Beyond the retrospective activities above, proactively measure the impact of program changes to your plan before those changes are implemented. A predictive tool that can forecast changes to cut points and predict the plan’s performance at the measure and aggregate levels enables you to simulate the impact of key initiatives and understand where to best apply your resources.
Throughout this process, you must provide your staff with the necessary tools and knowledge to deliver high-quality care consistently. And to ensure buy-in, we encourage you to foster a culture of quality and accountability within your organization, emphasizing the importance of meeting and exceeding performance targets.
Engage with members and providers
Engaging with your members and providers is crucial for achieving improved Star Ratings. Strong relationships with both parties can lead to better health outcomes, increased member satisfaction, and improved adherence to preventive care measures.
First you will want to develop and implement strategies to actively engage members in their healthcare journey. A good place to start is with educational materials, personalized communication, and tools to help members make informed decisions about their health. With these resources and your outreach, you should encourage members to participate in health and wellness programs, preventive screenings, and care management initiatives. And don’t be afraid to actively seek feedback from members to understand their needs and preferences and use that information to tailor your services accordingly.
To connect with providers, begin by collaborating closely with them to improve care coordination and delivery. Work with them to implement care management protocols, establish regular communication channels, and promote evidence-based practices. Throughout this process, engage providers in quality improvement activities, such as peer learning and sharing best practices. And provide them with timely and actionable performance data to help them identify areas for improvement and track their progress. By actively involving members and providers in your quality improvement efforts, you can create a collaborative healthcare ecosystem that drives better outcomes and contributes to higher Star Ratings.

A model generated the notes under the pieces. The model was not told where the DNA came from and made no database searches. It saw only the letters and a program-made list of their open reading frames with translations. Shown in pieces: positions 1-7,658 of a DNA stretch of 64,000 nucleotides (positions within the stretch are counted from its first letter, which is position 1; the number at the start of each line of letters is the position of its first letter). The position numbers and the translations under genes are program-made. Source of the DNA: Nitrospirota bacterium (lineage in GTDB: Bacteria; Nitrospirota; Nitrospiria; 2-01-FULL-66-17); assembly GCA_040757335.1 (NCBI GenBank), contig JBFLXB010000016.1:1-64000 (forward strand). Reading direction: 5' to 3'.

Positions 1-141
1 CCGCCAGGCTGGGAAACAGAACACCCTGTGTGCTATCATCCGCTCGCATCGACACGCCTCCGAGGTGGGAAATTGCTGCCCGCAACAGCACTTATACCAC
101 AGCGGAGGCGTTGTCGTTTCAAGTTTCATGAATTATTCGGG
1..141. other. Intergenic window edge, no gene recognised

Remember, successfully navigating changes in Star Rating programs requires a proactive and data-driven approach. Continuously monitor industry updates, stay informed about changes in methodologies, and adapt your strategies accordingly. By prioritizing performance improvement, engaging stakeholders, and leveraging data and analytics, you can enhance your plan's success in achieving higher Star Ratings and delivering exceptional care to your members.
Did you know that an increase of even half a star can have quality bonus impacts of $400 per member per year for an MA plan? Low ratings, in contrast, do not simply mean a plan fails to receive these benefits—it can face civil monetary penalties, suspension of marketing and enrollment activities, or even termination as an MA program.
Read our fact sheet and learn how Cotiviti’s Star Intelligence enables health plans to:
- Access a one-stop shop for HEDIS® quality and Stars management
- Get a clear view of progress with trending and benchmarking dashboards
- Leverage analytics that offer measure prediction, EOY predictions, trends, and opportunities for growth
- Get reliable insights through predictive cut points built into advanced analytics
HEDIS® is a registered trademark of the National Committee for Quality Assurance (NCQA).
CAHPS® is a registered trademark of the Agency for Healthcare Research and Quality (AHRQ).